From here we find contours and filter using contour area to remove the small noise particles and the large border. We draw any contours that pass this filter onto a mask

enter image description here

To determine the angle, we split the image in half based on the image's dimension. If width > height then it must be a horizontal image so we split in half vertically. if height > width then it must be a vertical image so we split in half horizontally

enter image description here enter image description here

Now that we have two halves, we can use cv2.countNonZero() to determine the amount of white pixels on each half. Here's the logic to determine angle:

if horizontal
    if left >= right 
        degree -> 0
        degree -> 180
if vertical
    if top >= bottom
        degree -> 270
        degree -> 90

left 9703

right 3975

Therefore the image is 0 degrees. Here's the results from other orientations

enter image description here enter image description here enter image description here enter image description here

left 3975

right 9703

We can conclude that the image is flipped 180 degrees

Here's results for vertical image. Note since its a vertical image, we split horizontally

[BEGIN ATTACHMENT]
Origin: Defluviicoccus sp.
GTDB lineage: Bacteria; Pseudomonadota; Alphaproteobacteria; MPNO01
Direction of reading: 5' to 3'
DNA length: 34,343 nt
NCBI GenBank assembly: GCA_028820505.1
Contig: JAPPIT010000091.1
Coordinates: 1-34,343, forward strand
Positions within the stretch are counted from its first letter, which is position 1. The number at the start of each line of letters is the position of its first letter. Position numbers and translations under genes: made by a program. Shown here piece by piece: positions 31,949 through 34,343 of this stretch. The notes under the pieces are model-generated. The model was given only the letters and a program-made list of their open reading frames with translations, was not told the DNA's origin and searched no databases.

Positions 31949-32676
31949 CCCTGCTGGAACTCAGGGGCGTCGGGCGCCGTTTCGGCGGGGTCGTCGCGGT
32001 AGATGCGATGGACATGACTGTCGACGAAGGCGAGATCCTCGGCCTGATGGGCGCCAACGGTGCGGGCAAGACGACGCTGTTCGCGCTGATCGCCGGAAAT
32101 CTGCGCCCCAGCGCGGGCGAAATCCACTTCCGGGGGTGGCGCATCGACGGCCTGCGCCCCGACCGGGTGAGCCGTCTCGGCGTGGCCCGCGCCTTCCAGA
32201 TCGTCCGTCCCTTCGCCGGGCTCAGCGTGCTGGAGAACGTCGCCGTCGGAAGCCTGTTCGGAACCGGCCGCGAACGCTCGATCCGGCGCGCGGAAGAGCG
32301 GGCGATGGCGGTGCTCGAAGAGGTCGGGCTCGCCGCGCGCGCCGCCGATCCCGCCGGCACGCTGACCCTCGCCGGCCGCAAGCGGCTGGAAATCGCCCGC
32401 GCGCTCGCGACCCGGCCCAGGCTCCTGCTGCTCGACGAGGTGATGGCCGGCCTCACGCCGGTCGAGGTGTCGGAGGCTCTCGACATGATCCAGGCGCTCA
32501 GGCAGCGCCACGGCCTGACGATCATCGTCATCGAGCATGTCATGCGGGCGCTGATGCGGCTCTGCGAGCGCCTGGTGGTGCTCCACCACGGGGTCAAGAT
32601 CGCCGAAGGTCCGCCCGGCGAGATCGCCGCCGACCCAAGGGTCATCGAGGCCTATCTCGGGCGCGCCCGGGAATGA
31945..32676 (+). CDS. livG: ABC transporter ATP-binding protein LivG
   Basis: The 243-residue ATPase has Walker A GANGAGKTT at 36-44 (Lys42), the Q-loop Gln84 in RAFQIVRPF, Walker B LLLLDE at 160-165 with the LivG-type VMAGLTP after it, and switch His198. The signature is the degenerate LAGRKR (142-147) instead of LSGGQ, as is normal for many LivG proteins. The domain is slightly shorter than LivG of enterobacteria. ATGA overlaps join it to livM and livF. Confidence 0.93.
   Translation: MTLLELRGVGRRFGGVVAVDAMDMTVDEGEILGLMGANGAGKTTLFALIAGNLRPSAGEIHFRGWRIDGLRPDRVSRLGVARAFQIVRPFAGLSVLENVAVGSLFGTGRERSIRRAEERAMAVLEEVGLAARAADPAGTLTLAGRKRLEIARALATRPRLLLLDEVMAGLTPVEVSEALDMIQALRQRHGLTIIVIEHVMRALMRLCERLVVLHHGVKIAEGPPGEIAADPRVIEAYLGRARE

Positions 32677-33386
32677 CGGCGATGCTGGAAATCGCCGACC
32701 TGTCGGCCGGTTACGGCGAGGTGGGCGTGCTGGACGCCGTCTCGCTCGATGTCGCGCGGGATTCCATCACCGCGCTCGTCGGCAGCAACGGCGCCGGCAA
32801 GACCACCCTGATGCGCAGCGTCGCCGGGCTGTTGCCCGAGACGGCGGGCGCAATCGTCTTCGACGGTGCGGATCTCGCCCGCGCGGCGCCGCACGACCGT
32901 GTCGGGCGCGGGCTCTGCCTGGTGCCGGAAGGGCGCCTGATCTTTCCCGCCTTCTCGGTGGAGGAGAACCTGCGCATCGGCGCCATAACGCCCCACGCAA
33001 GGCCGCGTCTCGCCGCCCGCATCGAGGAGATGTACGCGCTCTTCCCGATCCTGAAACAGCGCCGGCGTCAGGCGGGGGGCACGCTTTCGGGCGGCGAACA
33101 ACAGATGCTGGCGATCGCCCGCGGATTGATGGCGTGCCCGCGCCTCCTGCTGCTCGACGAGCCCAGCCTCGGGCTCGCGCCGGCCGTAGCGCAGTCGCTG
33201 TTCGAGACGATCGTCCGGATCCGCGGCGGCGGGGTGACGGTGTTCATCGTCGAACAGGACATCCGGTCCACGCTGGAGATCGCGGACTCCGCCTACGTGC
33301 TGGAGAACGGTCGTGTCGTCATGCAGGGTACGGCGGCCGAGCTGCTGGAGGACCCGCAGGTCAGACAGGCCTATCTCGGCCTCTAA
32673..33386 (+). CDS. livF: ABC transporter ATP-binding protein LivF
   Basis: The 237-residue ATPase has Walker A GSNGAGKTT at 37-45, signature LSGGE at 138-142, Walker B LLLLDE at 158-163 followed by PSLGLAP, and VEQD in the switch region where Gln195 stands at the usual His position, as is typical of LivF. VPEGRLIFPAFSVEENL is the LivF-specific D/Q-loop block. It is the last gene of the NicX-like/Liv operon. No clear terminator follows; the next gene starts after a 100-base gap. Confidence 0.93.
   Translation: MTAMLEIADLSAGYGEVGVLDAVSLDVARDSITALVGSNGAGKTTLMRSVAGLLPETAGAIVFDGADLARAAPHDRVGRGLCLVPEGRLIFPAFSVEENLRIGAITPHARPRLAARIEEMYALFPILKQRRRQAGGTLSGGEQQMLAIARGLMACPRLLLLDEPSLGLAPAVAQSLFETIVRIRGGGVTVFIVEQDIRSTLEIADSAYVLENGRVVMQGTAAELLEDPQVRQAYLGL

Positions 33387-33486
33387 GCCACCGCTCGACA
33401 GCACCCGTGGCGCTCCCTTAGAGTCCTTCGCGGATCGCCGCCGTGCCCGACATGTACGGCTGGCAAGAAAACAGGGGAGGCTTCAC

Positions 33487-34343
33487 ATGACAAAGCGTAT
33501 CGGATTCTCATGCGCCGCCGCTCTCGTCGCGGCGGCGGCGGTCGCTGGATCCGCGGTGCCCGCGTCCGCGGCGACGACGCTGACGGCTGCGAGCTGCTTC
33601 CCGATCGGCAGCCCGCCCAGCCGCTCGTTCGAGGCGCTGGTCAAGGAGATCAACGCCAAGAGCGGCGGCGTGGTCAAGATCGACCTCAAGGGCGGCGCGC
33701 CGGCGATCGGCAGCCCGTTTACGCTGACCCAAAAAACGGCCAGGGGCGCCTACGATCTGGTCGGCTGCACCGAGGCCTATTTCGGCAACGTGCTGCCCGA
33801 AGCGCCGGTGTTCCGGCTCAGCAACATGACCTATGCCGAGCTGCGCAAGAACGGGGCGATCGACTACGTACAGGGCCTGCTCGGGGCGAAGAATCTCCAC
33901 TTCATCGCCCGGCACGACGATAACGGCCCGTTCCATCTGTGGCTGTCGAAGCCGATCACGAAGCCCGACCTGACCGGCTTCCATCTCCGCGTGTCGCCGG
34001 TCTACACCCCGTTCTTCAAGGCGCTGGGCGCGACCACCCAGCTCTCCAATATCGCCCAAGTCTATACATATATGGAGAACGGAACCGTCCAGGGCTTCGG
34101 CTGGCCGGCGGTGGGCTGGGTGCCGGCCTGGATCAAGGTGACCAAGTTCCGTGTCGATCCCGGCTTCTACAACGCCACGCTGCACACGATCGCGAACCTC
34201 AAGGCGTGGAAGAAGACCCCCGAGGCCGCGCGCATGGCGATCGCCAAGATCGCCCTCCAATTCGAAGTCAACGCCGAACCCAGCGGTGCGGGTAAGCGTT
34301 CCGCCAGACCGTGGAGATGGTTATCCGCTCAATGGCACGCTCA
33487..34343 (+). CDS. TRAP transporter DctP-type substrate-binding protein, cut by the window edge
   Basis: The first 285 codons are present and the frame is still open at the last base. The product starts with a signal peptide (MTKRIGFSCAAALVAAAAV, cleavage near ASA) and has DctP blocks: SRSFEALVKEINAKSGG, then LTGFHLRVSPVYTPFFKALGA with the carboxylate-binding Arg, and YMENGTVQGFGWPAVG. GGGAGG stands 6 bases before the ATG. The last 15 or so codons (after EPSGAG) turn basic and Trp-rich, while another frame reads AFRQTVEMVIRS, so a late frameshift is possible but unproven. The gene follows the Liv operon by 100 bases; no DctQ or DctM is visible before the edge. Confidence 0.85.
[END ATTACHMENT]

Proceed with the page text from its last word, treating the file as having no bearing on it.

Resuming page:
enter image description here enter image description here enter image description here enter image description here

enter image description here

top 3947

bottom 9550

Therefore the result is 90 degrees

import cv2
import numpy as np

def detect_angle(image):
    mask = np.zeros(image.shape, dtype=np.uint8)
    gray = cv2.cvtColor(image, cv2.COLOR_BGR2GRAY)
    blur = cv2.GaussianBlur(gray, (3,3), 0)
    adaptive = cv2.adaptiveThreshold(blur,255,cv2.ADAPTIVE_THRESH_GAUSSIAN_C, cv2.THRESH_BINARY_INV,15,4)

    cnts = cv2.findContours(adaptive, cv2.RETR_TREE, cv2.CHAIN_APPROX_SIMPLE)
    cnts = cnts[0] if len(cnts) == 2 else cnts[1]

    for c in cnts:
        area = cv2.contourArea(c)
        if area < 45000 and area > 20:
            cv2.drawContours(mask, [c], -1, (255,255,255), -1)

    mask = cv2.cvtColor(mask, cv2.COLOR_BGR2GRAY)
    h, w = mask.shape
    # Horizontal
    if w > h:
        left = mask[0:h, 0:0+w//2]
        right = mask[0:h, w//2:]
        left_pixels = cv2.countNonZero(left)
        right_pixels = cv2.countNonZero(right)
        return 0 if left_pixels >= right_pixels else 180
    # Vertical
        top = mask[0:h//2, 0:w]
        bottom = mask[h//2:, 0:w]
        top_pixels = cv2.countNonZero(top)
        bottom_pixels = cv2.countNonZero(bottom)
        return 90 if bottom_pixels >= top_pixels else 270

if __name__ == '__main__':
    image = cv2.imread('1.png')
    angle = detect_angle(image)
  • 1
    thanks for the suggestion and code. It is very interesting idea. Will try out and update. Am working with multiple ID documents and the presence of text areas would vary, might have to detect the type of document and tweak the logic a bit. – Ravi Sep 20 '19 at 3:55
  • I've tried out with few sample images and the approach seems to be working. Thanks again for the idea – Ravi Sep 20 '19 at 7:17